A brief description of 21 U.S.C. § 849 is in order. As with its "sister statute," Title X of the Organized Crime Control Act, 18 U.S.C. §§ 3575-3578, the statute in question was designed to provide a two-tiered sentencing structure which allows a sentencing judge to employ "one maximum sentence applicable to most offenders and a much harsher extended 'special' sentence applicable to the organized crime offender, professional offender and habitual offender." United States v. Tramunti, 377 F. Supp. 6, 7 (S.D.N.Y. 1974). Under § 849, the United States Attorney may, before a particular defendant comes to trial or pleads guilty to a federal narcotics offense, file a notice alleging that said defendant is a dangerous special drug offender. That notice must meet certain specificity requirements, as discussed more fully below. If the defendant is convicted or pleads guilty, the court, sitting without a jury, then conducts a hearing on the government's allegations that the defendant is a dangerous special offender. If the court finds by a preponderance of the evidence that the defendant is such an offender, the defendant may be sentenced to a term of imprisonment as great as twenty-five years. See 21 U.S.C. § 849; Tramunti, supra, 377 F. Supp. at 7-8.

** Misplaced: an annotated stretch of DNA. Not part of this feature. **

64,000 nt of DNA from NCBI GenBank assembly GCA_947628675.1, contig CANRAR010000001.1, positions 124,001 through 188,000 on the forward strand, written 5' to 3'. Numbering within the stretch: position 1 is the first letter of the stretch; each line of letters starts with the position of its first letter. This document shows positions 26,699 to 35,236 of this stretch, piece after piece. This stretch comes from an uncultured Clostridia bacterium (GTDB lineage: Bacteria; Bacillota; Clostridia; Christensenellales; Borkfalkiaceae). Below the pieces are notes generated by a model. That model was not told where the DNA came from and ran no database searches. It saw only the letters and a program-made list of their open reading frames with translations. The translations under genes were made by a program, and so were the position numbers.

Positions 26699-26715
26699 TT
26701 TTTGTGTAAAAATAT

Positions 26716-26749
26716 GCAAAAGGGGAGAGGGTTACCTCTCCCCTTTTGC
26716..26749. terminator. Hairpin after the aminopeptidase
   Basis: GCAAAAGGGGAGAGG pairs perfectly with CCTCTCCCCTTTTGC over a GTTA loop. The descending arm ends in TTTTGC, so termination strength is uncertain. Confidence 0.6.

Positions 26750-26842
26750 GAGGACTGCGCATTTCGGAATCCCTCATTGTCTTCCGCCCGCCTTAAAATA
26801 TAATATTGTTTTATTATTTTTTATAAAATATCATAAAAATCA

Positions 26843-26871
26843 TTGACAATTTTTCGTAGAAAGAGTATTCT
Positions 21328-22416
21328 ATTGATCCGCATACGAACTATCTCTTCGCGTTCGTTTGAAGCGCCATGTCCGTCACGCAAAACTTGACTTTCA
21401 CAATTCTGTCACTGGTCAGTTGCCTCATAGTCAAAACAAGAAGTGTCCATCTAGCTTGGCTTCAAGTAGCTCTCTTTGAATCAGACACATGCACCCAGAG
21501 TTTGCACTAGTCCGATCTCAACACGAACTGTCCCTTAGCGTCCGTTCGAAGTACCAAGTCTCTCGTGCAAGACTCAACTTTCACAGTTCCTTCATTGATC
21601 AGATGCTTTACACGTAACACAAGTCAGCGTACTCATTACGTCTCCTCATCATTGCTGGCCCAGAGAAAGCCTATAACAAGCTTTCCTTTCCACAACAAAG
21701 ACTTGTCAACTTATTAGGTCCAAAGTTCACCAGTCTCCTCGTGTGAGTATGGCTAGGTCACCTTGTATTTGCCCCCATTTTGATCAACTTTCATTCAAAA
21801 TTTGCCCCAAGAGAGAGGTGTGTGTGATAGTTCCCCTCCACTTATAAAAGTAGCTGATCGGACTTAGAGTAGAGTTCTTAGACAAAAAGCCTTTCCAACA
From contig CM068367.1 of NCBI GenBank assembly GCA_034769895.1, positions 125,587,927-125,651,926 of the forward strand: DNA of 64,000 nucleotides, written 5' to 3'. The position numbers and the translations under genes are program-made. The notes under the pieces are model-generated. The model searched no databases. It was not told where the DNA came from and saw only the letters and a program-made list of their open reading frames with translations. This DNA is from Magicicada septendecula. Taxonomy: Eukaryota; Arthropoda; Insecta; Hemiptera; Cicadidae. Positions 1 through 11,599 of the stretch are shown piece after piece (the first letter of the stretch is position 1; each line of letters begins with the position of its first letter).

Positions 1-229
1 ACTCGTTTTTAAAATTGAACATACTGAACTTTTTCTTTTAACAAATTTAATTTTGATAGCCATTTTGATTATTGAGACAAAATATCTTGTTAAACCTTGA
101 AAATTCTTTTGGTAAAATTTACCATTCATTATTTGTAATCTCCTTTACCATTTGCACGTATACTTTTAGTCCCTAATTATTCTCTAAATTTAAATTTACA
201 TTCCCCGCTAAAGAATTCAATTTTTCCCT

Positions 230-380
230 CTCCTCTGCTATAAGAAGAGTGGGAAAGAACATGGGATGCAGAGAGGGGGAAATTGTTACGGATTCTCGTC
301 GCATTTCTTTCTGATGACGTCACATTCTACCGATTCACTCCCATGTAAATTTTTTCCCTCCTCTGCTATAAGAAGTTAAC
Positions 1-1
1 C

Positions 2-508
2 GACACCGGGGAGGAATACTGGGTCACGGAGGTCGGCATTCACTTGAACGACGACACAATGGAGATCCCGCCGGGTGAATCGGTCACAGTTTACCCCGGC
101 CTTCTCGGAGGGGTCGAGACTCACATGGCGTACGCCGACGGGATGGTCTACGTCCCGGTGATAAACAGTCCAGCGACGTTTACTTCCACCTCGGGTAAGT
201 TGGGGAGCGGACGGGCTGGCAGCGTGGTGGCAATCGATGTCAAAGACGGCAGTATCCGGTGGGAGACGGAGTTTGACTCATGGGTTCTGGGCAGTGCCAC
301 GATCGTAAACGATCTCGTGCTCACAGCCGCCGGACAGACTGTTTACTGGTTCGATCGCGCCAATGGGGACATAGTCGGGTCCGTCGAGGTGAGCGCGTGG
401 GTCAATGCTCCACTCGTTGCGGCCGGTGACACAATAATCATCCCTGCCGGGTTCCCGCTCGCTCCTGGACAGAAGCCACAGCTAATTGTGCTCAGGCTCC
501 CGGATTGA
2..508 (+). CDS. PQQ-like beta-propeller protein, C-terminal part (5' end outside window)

In the instant case, the government filed on August 13, 1973, an "Information that Defendant Sutton is a Dangerous Special Drug Offender." A copy of the Information is attached to this opinion and labeled Exhibit A. On January 18, 1974, after trial and conviction, the government also filed a memorandum with respect to the sentencing of defendant Sutton. On February 20, 1974, the government presented evidence at a hearing before the Court in support of its contention that Sutton was a dangerous special drug offender. Sutton was sentenced at that same hearing, as noted above, to a term of six to eighteen years' imprisonment with a special parole term of three years.